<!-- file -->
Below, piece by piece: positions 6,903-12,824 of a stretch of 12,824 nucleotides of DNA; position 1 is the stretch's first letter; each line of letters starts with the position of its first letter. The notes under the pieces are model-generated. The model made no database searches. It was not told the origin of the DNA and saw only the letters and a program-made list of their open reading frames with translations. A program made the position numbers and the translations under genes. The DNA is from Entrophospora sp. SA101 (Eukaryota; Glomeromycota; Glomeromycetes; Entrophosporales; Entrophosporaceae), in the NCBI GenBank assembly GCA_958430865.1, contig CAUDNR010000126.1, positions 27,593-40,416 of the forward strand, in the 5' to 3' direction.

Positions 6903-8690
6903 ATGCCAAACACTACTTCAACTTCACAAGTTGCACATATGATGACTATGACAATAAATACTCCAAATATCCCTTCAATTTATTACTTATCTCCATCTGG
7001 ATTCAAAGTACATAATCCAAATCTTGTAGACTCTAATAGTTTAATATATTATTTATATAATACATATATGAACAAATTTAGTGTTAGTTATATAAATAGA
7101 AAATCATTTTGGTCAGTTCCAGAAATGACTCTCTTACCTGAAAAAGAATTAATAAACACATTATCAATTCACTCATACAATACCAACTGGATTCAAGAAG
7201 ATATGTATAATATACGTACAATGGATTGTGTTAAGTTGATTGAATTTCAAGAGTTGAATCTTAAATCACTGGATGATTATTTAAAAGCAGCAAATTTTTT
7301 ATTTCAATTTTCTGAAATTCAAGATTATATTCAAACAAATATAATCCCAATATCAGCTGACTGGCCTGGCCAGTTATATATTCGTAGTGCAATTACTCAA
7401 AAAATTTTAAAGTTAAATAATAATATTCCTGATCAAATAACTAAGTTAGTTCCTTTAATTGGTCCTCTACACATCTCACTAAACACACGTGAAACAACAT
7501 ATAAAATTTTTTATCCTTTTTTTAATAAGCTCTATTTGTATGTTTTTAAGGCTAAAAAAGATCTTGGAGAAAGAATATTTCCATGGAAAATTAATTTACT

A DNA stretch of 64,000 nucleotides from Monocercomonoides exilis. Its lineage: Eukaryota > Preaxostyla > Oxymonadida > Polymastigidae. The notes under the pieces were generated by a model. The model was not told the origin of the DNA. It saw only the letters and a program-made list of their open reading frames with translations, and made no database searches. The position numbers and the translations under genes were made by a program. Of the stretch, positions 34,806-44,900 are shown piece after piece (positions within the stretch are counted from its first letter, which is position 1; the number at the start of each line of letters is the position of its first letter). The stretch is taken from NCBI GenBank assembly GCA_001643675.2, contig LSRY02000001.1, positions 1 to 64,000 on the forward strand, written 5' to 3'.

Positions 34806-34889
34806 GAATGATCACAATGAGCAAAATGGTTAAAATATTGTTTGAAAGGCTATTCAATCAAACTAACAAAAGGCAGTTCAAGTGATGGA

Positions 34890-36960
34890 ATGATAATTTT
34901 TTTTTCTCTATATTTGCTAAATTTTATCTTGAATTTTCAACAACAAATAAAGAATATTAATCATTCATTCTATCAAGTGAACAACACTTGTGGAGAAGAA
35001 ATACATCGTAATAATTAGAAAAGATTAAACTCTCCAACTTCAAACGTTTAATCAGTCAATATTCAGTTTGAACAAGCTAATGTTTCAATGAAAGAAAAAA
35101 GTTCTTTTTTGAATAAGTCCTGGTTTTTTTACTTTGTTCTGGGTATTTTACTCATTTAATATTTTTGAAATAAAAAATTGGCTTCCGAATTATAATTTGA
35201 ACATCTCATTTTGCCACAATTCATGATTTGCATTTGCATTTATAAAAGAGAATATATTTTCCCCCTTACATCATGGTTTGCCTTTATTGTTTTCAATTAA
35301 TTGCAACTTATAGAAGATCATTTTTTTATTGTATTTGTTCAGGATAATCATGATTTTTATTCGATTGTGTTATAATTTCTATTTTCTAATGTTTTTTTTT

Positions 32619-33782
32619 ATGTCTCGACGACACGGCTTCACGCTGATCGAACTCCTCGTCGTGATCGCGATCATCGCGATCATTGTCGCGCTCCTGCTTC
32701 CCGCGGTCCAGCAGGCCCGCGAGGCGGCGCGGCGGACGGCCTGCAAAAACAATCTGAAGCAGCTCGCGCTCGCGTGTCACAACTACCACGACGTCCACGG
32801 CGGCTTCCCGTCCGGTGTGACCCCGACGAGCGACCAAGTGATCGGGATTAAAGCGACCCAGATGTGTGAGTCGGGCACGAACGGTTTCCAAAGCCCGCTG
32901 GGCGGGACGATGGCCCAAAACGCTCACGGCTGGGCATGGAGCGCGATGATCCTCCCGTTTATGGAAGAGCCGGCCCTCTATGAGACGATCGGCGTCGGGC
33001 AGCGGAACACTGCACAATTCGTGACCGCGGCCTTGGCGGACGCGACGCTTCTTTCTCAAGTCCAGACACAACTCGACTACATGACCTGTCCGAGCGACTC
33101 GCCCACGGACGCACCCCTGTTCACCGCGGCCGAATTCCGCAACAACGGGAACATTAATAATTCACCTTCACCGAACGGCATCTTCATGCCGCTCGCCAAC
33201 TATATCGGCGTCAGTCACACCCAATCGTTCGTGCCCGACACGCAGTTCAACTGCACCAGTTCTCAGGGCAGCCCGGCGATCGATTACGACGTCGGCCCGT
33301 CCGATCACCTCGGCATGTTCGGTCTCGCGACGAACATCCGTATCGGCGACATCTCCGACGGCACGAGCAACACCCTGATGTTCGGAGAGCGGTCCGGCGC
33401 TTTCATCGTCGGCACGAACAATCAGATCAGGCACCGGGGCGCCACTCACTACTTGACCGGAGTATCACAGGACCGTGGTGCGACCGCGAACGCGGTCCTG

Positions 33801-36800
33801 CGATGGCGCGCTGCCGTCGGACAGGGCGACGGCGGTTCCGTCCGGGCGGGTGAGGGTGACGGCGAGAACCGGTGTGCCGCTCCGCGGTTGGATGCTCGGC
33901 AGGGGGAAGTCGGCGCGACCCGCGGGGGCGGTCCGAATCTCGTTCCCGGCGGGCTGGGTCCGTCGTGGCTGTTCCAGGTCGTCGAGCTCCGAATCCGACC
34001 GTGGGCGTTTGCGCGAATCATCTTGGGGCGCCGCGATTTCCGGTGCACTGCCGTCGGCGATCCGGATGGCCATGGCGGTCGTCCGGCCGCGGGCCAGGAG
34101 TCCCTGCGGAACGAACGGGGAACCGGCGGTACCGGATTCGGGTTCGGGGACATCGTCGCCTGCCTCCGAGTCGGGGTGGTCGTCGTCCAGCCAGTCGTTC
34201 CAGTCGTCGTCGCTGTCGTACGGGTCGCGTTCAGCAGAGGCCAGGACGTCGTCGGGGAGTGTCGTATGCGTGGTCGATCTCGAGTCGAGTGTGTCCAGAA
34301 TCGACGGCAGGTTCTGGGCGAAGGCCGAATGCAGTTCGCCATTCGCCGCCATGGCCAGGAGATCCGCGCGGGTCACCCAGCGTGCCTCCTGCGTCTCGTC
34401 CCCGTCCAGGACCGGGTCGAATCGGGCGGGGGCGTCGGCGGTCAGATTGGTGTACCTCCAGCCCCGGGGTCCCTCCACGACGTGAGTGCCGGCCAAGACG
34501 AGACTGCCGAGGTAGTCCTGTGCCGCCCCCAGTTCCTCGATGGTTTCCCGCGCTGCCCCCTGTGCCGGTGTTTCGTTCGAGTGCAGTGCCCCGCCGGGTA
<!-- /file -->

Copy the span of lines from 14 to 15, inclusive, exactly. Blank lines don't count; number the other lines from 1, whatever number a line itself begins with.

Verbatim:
34890 ATGATAATTTT
34901 TTTTTCTCTATATTTGCTAAATTTTATCTTGAATTTTCAACAACAAATAAAGAATATTAATCATTCATTCTATCAAGTGAACAACACTTGTGGAGAAGAA